While she may not remember, many in Australia will never forget her. Rau's story put the problems of Australia's immigration system into focus. Her lawyer George Newhouse called Rau the “trojan horse which exposed the cruelty and inhumanity of the immigration detention system.” It led to the Palmer Inquiry, a government report that identified the many systemic failures that resulted in Rau's unlawful detention.
Rau was paid $2.6 million by the federal government in damages, but unfortunately, little has changed in the 15 years since the publication of the report led by former federal police commissioner Mick Palmer. While Baxter was closed in 2007, it was only because a larger detention center had opened, making it obsolete. Many of the laws that led to her imprisonment, still remain.
It's why Blanchett told Australia's The Saturday Paper that she hopes Stateless will lead to questions “rather than be a piece of agitprop that proposes answers.” The biggest, in her opinion, being "how we got here as a so-called nation, and what we're prepared to tolerate."
In the years since her detention, Rau has spent time in and out of hospitals, and was again detained while traveling in Jordan in 2009. She now lives a quiet life in New South Wales. "She goes to classes, she takes part in the physical things she likes to do, swimming and sport," her lawyer Claire O'Connor told ABC News Australia earlier this year. "She's certainly in a better place than when she got out of detention."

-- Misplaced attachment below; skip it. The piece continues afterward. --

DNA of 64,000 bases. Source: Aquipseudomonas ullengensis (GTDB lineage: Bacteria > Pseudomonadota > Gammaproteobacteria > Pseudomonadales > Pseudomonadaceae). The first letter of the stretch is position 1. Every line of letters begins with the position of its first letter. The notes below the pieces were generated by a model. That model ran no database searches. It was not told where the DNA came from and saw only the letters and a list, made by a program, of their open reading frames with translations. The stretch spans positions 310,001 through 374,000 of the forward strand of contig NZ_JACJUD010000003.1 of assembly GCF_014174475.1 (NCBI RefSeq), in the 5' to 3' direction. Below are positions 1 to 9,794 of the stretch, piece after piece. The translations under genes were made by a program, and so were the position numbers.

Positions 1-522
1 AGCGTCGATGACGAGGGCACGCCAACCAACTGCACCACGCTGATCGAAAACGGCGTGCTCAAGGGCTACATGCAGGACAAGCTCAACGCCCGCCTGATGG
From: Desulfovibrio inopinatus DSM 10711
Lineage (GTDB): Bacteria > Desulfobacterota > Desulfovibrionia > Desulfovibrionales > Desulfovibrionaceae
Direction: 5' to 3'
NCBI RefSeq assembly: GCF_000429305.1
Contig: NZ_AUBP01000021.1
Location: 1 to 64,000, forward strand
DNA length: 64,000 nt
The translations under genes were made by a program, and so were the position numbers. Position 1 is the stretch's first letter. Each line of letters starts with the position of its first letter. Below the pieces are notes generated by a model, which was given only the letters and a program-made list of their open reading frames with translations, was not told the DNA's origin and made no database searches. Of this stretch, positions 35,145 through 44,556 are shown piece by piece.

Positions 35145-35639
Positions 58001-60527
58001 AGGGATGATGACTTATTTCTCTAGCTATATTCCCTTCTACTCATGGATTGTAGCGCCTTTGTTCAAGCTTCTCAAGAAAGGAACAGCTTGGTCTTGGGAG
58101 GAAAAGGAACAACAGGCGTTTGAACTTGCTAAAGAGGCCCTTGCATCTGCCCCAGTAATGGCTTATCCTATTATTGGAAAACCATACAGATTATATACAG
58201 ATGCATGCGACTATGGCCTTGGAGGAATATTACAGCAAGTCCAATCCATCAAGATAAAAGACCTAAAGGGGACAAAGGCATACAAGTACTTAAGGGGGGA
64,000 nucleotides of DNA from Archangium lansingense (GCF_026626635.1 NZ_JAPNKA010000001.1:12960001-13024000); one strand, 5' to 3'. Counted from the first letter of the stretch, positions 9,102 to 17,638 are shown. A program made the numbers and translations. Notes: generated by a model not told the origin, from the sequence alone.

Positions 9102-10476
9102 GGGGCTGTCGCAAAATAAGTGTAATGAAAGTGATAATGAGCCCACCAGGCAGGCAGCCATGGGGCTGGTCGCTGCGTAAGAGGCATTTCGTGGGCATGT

What Does Cornelia Rau's Family Think Of The Series?
“The imminent release of the TV series Stateless has been challenging for our family," Rau's sister wrote in The Sydney Morning Herald before the series premiered in Australia in March. "We feel this anxiety despite every effort by a wonderful team of writers, actors, cinematographers and musicians."
Chris explained that, "Cornelia herself and many people involved in her plight were fully included and consulted," but that doesn't make it any easier to relive these moments. The experience "caused irreversible neurological damage" for Cornelia and her sister doesn't want to see her hurt again, which is why she kindly asked journalists and viewers to "back off my sister."
Stateless isn't a straight retelling of Rau's experience, though, it is one part of a broader story about the systemic problems of Australia's immigration system. This is why Chris considers it to be necessary viewing.
"Its exercise of these powers is often misguided, willful or capricious," she wrote of the harm her country's Immigration Department has caused for so many families including hers. "Don't believe this? Watch Stateless."